Transport accounted for 24% of the Island’s emissions in 2019, making it our second-largest emissions category after electricity generation.
A well-known approach to reducing emissions associated with transport is the green transport hierarchy whereby active travel like walking and cycling is prioritised, followed by public transport, taxis, car shares, and finally, private cars. Thanks to technological advances, our vehicles are becoming greener, too.
Electric vehicles are made up of two electric motors powered by the energy stored in a battery pack: these vehicles require a connection to the electrical network to recharge. Unlike petrol and diesel engine cars, electric vehicles don't burn any fuel. This means zero CO2 emissions are released into the atmosphere when they are driven.
The Isle of Man has a good public transport system that serves the main towns and villages. Facilities for active travel – such as cycling routes and bicycle storage – are improving all the time. However, it is acknowledged that private fossil fuel vehicles are important to many people and of particular importance to those in rural areas. Alternatives to fossil fuel vehicles, for example, electric or biofuel vehicles, will be an essential part of the transition.
We are currently undertaking a new Transport Decarbonisation Strategy that will provide us with a roadmap for the decarbonisation of transport.
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Benefits of electric vehicles
By choosing an electric vehicle, you are helping our Island combat climate change.
There are plenty of reasons to use electric vehicles. Here are the top ten highlights:
- the energy efficiency of the electric vehicle is almost double that of the internal combustion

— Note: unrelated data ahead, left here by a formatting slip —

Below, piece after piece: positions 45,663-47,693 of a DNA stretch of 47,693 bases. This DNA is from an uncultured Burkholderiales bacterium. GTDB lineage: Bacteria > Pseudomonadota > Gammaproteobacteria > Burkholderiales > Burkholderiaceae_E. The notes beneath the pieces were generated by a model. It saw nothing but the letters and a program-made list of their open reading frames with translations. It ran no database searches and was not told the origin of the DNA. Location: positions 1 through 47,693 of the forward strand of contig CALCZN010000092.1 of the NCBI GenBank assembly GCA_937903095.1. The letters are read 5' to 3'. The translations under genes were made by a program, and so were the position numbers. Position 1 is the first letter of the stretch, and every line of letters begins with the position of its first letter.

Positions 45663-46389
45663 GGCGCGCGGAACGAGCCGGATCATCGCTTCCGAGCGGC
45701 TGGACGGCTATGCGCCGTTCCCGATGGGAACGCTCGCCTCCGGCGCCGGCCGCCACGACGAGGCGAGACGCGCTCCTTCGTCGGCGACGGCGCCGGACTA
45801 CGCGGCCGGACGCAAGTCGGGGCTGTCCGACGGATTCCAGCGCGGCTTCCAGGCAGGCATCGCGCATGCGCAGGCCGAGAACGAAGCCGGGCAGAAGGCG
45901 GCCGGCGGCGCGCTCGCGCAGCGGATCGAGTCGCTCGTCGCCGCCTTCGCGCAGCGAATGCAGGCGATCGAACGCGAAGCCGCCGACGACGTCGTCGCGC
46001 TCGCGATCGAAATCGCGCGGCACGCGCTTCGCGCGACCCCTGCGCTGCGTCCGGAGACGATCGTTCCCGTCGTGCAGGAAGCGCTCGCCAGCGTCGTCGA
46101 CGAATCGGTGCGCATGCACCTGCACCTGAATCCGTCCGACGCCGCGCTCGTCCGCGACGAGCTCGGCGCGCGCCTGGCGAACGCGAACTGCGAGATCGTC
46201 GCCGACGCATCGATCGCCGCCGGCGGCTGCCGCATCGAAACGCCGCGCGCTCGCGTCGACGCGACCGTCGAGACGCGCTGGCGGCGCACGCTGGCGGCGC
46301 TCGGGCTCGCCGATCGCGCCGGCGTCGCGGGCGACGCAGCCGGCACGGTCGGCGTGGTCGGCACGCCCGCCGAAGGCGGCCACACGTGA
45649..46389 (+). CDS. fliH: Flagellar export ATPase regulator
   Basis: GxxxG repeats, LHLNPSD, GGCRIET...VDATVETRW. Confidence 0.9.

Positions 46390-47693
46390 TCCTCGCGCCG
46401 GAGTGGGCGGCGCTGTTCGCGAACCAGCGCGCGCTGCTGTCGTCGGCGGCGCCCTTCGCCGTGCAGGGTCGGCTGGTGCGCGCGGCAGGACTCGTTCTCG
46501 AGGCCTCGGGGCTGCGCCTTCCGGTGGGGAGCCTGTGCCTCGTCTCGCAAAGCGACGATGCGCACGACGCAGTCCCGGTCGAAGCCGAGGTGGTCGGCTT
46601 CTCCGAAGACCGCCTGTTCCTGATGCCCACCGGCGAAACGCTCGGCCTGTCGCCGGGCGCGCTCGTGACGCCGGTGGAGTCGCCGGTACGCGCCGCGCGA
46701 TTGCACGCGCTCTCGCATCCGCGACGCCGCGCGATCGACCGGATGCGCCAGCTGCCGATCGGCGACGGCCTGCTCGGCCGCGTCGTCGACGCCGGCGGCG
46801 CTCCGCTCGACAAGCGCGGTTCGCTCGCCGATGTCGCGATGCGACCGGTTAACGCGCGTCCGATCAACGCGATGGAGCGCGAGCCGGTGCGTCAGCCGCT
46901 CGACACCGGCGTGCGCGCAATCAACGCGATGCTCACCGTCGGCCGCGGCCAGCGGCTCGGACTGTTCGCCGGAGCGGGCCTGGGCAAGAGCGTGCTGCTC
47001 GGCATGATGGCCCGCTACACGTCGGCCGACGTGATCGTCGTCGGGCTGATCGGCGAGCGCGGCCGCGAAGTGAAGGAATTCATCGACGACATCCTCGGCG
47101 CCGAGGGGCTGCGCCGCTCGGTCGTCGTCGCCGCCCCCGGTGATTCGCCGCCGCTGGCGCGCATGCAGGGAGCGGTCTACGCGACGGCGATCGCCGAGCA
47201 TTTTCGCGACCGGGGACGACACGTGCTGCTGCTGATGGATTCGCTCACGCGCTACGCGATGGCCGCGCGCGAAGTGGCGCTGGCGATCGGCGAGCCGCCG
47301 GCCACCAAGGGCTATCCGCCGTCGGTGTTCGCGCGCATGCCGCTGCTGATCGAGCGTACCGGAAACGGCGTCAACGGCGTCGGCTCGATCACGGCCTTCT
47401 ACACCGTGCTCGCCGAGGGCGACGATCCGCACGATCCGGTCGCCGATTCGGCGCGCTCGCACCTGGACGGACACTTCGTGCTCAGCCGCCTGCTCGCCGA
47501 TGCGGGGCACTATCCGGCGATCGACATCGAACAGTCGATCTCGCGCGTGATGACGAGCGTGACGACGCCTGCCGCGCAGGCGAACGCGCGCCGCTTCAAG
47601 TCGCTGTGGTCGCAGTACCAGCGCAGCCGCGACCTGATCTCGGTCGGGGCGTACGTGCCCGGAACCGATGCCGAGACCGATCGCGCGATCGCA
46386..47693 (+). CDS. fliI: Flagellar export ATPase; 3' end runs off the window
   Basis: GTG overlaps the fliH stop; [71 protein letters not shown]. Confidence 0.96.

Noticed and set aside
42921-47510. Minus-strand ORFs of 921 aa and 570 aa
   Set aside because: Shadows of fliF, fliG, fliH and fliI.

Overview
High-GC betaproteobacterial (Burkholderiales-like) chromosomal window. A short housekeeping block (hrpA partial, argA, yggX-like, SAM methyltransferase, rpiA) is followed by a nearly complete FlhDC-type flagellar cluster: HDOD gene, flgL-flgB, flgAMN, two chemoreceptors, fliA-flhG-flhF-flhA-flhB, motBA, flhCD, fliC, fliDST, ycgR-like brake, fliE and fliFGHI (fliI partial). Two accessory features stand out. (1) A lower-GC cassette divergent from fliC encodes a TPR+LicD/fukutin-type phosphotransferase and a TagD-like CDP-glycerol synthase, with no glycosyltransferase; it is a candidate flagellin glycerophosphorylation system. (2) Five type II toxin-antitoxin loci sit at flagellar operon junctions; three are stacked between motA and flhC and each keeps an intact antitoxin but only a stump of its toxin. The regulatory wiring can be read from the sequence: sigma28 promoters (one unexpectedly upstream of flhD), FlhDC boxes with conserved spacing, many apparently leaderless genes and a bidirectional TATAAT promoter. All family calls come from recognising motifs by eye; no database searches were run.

- there is no pollution, as it is not burning any fuel. Similarly, it does not expel gases such as CO2 and does not depend on limited energy
- they run very quietly and so contributes to reducing noise pollution
- it does not need oil or constant checks, so its maintenance is much cheaper
- electric recharging is cheaper than filling a tank with gasoline or diesel
- it can be recharged at home through conventional plugs
- thanks to regenerative brakes, electric car batteries store kinetic energy that escapes as heat when braking
- gears shift automatically, are clutchless and have low wear, so are much easier to drive
- the new lithium-ion batteries extend the autonomy of the electric car up to 150 km
- they are eco-friendly.
Know your electric cars
An electric vehicle is one powered (in whole or in part) by a battery that plugs directly into mains electricity, and there are many varying options.
Battery electric vehicle
Also known as a ‘pure’ electric vehicle, these cars are powered solely by a battery charged from mains electricity and have a range of 100 to 300 miles per charge. They can be driven by holders of automatic licences, too, as they have no gearbox.
Plug-in Hybrid Electric Vehicle (PHEV)
These cars have a battery plus an internal combustion engine (ICE). Once the electric range of up to 50 miles is used, the PHEV reverts to hybrid power, meaning there are no limits in terms of the range.
Extended Range Electric Vehicle (E-REV)
Like plug-in hybrids, E-REVs have a battery, electric drive motor, and a petrol or diesel generator. The internal combustion engine acts as a generator when the battery is depleted, meaning the range can be extended up to 300 miles.
Electric vehicle charging points
Manx Utilities are continuing to roll out more electric vehicle charging points.
They have introduced their first EV public rapid charging point as part of a ‘pay-for-use’ charging network.
The unit is conveniently located at the Sea Terminal to accommodate residents, businesses and visitors; and brings the current potential Island offering for EV public charge points to 51.
The new rapid charge point is capable of providing 100 miles of range for a 30 minute charge based on 4 miles per kWh at a cost of 25p per kWh (approx. 7p per mile) which is competitive with UK pricing and less than petrol or diesel fuel alternatives.